A spectator struck by a golf ball at last weekend’s Ryder Cup said she has lost the sight in her right eye and is planning to sue organisers.
Corine Remande, 49, had travelled to France from Egypt with her husband Raphael to watch the biennial showdown between Europe and the United States, held at Le Golf National club in Saint-Quentin-en-Yvelines just outside Paris.
But the avid golf fan’s holiday ended abruptly when a tee shot from American Brooks Koepka veered left, landed among a crowd of spectators on the sixth hole and hit her in the right eye.
US Open champion Koepka swiftly apologised to Remande following the incident.
Remande however told AFP on Monday she planned to seek legal action, claiming there was no warning from officials before the ball hurtled into the gallery.
“Quite clearly, there is responsibility on the part of the organisers,” Remande told AFP as she left the Croix-Rousse hospital in Lyon.
“Officials did not shout any warning as the player’s ball went into the crowd.”
Remande admitted she “appreciated the gesture from the golfer”.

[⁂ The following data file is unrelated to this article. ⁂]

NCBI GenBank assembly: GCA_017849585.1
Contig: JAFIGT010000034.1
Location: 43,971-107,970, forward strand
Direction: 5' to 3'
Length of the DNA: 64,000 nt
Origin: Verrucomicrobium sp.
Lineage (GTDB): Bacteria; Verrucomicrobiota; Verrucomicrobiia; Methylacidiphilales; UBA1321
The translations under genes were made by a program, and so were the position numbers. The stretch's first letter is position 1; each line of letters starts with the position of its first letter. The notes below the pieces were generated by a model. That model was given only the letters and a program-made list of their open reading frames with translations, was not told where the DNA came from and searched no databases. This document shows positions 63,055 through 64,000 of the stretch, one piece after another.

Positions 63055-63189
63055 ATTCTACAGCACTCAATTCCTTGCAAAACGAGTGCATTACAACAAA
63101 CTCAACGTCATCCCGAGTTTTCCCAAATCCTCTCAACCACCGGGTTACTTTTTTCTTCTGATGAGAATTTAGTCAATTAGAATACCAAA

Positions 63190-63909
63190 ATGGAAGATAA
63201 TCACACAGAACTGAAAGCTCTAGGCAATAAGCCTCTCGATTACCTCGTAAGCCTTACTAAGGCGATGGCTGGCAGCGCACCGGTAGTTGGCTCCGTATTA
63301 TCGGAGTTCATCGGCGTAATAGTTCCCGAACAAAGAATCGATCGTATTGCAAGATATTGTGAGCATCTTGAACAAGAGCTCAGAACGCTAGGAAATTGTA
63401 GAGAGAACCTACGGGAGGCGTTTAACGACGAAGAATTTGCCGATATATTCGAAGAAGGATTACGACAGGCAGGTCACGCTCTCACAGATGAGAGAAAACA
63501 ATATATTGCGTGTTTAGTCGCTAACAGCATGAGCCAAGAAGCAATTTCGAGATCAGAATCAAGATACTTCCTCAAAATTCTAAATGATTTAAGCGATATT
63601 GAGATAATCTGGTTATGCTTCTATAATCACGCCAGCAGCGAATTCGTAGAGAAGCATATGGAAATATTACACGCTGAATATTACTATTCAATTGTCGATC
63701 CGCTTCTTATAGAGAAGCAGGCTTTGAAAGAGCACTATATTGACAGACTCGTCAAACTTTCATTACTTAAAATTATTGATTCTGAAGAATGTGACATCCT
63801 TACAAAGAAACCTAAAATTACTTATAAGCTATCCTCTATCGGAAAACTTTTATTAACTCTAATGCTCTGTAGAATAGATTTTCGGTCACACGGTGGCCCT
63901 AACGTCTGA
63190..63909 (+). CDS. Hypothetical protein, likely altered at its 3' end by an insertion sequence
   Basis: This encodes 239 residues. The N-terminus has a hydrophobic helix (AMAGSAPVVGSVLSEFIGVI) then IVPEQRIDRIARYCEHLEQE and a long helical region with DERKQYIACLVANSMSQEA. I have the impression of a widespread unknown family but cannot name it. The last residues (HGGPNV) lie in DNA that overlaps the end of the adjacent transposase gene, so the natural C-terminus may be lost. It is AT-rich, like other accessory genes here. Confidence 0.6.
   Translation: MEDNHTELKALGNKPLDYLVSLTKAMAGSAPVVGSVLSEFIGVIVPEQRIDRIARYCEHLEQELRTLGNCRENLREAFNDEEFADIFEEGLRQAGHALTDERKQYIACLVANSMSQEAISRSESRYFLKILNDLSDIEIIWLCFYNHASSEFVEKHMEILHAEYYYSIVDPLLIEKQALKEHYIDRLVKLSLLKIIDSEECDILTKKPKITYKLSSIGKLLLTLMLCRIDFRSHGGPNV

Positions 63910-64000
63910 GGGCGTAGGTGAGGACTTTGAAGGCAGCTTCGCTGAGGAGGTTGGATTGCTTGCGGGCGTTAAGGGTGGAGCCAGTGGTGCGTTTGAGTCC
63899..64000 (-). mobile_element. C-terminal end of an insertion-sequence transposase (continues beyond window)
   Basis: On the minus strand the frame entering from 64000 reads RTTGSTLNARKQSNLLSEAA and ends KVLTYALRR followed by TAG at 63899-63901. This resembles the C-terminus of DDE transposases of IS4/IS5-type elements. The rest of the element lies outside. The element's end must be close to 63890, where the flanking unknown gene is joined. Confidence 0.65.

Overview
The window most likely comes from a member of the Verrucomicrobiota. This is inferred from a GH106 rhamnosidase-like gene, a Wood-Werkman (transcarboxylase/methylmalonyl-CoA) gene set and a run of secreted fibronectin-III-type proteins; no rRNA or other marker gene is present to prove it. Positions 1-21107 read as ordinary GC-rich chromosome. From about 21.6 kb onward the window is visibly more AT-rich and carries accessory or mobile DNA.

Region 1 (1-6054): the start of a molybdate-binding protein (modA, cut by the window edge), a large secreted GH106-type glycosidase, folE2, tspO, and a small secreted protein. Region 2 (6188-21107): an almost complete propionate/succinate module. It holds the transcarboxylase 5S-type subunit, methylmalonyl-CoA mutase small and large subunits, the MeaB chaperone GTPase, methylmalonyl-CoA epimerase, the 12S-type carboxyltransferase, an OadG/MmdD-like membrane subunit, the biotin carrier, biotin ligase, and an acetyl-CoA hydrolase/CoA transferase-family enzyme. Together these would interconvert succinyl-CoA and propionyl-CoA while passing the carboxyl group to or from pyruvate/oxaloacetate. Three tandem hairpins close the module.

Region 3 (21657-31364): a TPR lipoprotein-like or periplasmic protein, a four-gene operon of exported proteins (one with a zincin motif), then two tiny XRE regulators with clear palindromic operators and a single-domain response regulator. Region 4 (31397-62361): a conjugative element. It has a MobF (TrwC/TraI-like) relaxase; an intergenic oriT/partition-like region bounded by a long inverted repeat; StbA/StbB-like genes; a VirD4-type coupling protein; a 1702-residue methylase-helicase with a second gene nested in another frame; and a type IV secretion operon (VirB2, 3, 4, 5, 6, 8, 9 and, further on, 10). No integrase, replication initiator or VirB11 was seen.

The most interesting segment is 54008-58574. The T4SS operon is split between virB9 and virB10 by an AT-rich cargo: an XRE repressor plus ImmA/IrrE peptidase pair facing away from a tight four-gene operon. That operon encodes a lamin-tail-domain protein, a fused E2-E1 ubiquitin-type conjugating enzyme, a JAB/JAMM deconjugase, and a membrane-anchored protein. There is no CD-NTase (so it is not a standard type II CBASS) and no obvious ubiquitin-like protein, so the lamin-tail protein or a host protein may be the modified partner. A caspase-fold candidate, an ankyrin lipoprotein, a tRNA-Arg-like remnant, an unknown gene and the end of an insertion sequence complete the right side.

“I tried to stay positive with him so that he didn’t lose his concentration,” she said. “But once I was taken away, I didn’t hear anything from the organisers.”
Remande is set to consult a lawyer on Tuesday with a view to seeking damages.
“More than anything I want them to take care of all the medical bills to make sure there is no risk of infection,” she said.
Remande received first aid on the spot before being transferred to a specialist eye hospital in Paris.
She was then driven to her parents’ home in Lyon after doctors advised her not to fly immediately back to Egypt.
Scans on her eye revealed a “fracture of the right socket and the explosion of the eyeball”, which, she said, surgeons managed to sew back together.
She explained: “However they told me I’d lost the sight in my right eye, and this was what was confirmed to me today (Monday).”
Her husband said: “In the best case scenario, she may be able to see shapes after the bruising eases in a month or so.”
Contacted by AFP via email, the EPGA – the body which governs European golf – said it will “investigate” the incident, which could “take some time”.